17. Levi

    Atheists know there is no God, despite having no evidence for their claims. They laugh at Christians with scorn for our "hope" and "faith" and talk about how no one needs a savior because we're all basically good...also based on no evidence. Atheists decry the claim of Christianity to having truth exclusive to only believers, without realizing that the claims they make about truth and reality actually are just as exclusive and less factually-based. People are evil, and in need of a savior, and no atheist can make an exclusive claim otherwise without claiming to have a basis for their "objective" truth. At least we have the Bible, not to mention the Holy Spirit, to lead us in our walk of sanctification.
    Even the demons believe there is a God (James 2:19), but atheists are walking in darkness from which they cannot escape from on their own (1 Peter 2:9).

    Relativists believe that everyone is good, and everyone is right, including, apparently, those who don't believe in relativism. That's a confused (and mightily self-defeating) bunch there.

    And btw, hell is a necessity for a loving God. Here goes: God, who is love, created man with a free will. God, who is just, allows us to make mistakes but requires payment for them. The loving God came down and sacrificed the essence of Himself for this messed up people, the entire world, not just the church, and has paid the price for only those who choose to follow Him. Because He cannot force us to love or believe in Him, there must be a place separate from Him and His redeeming act on the cross for those who have sinned against Him. And all have sinned (Romans 3:23), and thus, those who reject His infinitely loving act deserve to be apart from this holy God. Hell is a consequence of God's loving act in giving us a choice of whom to follow–God, nothing, ourselves, the universe, or pagan gods. God is love, and He gives the gift of eternal life for free to anyone, atheist, murderer, rapist, et al., who asks for it with a repentant heart. I pray for the people on this blog, that you would open yourselves to who God really is.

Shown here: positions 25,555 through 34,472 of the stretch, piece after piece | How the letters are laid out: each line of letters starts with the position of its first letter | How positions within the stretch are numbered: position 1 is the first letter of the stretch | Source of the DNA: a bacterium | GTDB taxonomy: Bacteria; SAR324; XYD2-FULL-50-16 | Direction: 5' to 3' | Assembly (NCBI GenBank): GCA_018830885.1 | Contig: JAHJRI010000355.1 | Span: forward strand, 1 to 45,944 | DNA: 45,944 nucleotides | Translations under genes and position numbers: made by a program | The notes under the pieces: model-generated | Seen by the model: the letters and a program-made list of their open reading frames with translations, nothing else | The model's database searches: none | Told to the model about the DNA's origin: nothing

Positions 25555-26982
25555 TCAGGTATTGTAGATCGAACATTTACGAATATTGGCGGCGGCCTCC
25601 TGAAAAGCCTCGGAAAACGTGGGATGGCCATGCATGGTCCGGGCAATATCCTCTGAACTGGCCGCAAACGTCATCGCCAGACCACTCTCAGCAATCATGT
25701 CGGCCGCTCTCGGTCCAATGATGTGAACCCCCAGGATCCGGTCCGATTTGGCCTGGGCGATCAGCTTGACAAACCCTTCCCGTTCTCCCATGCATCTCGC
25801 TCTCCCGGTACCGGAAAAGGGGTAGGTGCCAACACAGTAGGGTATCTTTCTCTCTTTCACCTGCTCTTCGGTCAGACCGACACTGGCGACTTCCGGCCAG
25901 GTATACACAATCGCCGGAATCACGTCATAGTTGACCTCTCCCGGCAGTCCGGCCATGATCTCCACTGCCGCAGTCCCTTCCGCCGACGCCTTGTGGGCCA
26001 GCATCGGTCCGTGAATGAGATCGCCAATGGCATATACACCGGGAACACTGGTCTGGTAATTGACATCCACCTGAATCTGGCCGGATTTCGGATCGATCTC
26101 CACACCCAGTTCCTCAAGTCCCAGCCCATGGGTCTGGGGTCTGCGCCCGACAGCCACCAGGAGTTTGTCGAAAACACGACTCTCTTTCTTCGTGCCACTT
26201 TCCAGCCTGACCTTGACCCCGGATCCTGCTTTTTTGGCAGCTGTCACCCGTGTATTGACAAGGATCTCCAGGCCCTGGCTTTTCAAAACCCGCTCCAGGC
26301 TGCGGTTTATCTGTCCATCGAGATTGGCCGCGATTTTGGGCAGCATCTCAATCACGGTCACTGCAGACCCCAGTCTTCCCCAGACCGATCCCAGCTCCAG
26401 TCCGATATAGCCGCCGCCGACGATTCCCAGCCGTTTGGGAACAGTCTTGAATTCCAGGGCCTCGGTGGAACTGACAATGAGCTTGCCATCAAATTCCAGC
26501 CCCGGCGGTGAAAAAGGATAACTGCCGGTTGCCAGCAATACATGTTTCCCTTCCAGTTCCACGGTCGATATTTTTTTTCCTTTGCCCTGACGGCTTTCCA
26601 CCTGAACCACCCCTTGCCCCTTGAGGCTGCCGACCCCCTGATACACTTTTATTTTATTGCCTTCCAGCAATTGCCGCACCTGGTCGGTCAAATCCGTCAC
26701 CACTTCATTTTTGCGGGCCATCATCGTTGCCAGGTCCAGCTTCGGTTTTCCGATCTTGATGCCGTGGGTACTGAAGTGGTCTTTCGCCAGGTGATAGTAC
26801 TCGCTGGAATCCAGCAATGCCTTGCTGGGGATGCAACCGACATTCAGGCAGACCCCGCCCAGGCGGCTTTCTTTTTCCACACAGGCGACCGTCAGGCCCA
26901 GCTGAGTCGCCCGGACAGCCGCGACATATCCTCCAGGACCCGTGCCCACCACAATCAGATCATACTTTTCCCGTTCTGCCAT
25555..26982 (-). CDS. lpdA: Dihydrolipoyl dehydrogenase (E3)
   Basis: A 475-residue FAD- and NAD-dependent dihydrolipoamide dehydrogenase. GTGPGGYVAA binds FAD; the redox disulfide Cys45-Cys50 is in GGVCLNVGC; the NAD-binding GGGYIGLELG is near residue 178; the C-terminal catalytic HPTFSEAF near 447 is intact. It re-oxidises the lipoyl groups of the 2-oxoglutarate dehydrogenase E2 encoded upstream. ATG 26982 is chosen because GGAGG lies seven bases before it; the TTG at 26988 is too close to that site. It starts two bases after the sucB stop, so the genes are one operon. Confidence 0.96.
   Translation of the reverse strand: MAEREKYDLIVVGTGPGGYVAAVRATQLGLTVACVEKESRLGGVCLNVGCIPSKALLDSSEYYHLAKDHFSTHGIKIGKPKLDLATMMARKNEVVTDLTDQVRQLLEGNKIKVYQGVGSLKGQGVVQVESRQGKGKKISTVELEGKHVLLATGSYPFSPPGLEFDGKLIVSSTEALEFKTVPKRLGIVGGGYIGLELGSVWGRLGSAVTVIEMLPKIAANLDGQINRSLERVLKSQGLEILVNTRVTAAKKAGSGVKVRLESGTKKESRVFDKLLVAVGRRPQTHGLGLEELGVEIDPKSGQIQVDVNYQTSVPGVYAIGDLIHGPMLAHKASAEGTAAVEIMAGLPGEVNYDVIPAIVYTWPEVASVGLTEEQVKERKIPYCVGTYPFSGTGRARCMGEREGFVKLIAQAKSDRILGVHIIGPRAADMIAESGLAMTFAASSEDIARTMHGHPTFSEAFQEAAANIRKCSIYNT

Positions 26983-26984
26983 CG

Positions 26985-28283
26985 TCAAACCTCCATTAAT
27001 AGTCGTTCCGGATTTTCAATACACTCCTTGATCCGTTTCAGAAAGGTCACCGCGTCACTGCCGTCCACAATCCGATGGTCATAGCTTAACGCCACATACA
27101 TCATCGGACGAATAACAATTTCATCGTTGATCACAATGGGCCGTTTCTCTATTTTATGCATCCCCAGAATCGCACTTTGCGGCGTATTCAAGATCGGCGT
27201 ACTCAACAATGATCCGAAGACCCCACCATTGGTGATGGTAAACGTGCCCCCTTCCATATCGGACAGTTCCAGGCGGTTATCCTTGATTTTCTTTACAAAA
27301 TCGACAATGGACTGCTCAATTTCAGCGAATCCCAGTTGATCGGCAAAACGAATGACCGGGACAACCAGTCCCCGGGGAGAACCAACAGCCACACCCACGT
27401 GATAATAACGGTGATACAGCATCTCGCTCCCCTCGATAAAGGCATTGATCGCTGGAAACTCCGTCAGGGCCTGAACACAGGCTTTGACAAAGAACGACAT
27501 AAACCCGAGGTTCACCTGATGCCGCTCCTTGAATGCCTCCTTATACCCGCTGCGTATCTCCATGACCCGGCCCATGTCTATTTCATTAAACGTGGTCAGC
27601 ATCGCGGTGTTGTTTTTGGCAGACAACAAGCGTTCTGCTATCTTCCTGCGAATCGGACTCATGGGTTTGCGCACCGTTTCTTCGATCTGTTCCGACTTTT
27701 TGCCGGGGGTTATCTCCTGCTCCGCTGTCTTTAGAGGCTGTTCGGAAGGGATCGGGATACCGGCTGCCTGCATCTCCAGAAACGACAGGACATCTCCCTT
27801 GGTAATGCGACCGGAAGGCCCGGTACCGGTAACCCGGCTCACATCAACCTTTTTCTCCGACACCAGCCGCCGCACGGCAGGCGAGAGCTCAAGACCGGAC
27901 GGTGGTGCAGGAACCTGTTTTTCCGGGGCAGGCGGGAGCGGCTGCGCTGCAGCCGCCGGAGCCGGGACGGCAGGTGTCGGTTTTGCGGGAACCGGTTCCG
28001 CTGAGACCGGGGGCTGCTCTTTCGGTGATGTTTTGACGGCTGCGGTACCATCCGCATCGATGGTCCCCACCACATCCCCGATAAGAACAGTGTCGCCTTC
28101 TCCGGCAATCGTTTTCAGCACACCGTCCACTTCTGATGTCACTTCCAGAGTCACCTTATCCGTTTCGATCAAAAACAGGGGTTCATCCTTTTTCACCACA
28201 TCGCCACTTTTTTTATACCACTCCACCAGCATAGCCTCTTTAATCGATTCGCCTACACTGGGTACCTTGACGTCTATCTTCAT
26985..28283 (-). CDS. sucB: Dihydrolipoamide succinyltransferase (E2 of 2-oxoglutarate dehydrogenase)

January 3, 2011 at 8:15 pm |
    • HotAirAce

      As is usual, a believer has it back asswards. You are making the extraordinary claim that you have a sky daddy, so the onus is on you to provide supporting evidence. Your book of magic has been shown to be full of errors and the work of man. Without it, you have nothing. If believers can't provide convincing evidence, they are wrong and atheists are right. Please note, *I* am not asking for any evidence or proof of your imaginary friends and tribal myths – I am 100% convinced there is none.

      January 3, 2011 at 8:53 pm |
  18. Holly G

    Just some nice thoughts from the Dali Lama

    January 3, 2011 at 3:44 pm |
  19. Robert

    athiests think they're so smart but in reality they are a bunch of fools

    January 3, 2011 at 1:38 pm |
    • Michael Lewandowski

      Thor is going to murder you all! No but seriously there is no evidence that a deity made the universe. Seriously people used to think 'deity' would make the sun go up and down. Just because we don't yet know doesn't mean some sky fairy did it... Also why would a deity make the universe rate of expansion such that we could never travel to the end of it? (The universe expands near the speed of light) 99.9% there is a scientific reason.

      February 24, 2011 at 12:38 pm |
  20. MarkinFL

    Oh lordy! I just took the sample quiz and its a shame anyone got less than 80+ %. I did not miss any of them, though one of the questions I only got right by process of elimination. Was the telephone survey multiple choice? If not I understand missing more of them since multiple guess jogs the memory and limits possible wrong answers. I really hope the telephone survey just asked for the answers cold.

    BTW, self-identify as athiest. And yes the person who wrote the article completely blew the statistics since the overall average has to be greater than or equal to the lowest group score. Also willy nilly adding two groups belong together because you THINK they belong together is just the kind of irrational thinking that leads to believing in magic.

    January 3, 2011 at 1:12 pm |
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The CNN Belief Blog covers the faith angles of the day's biggest stories, from breaking news to politics to entertainment, fostering a global conversation about the role of religion and belief in readers' lives. It's edited by CNN's Daniel Burke with contributions from Eric Marrapodi and CNN's worldwide news gathering team.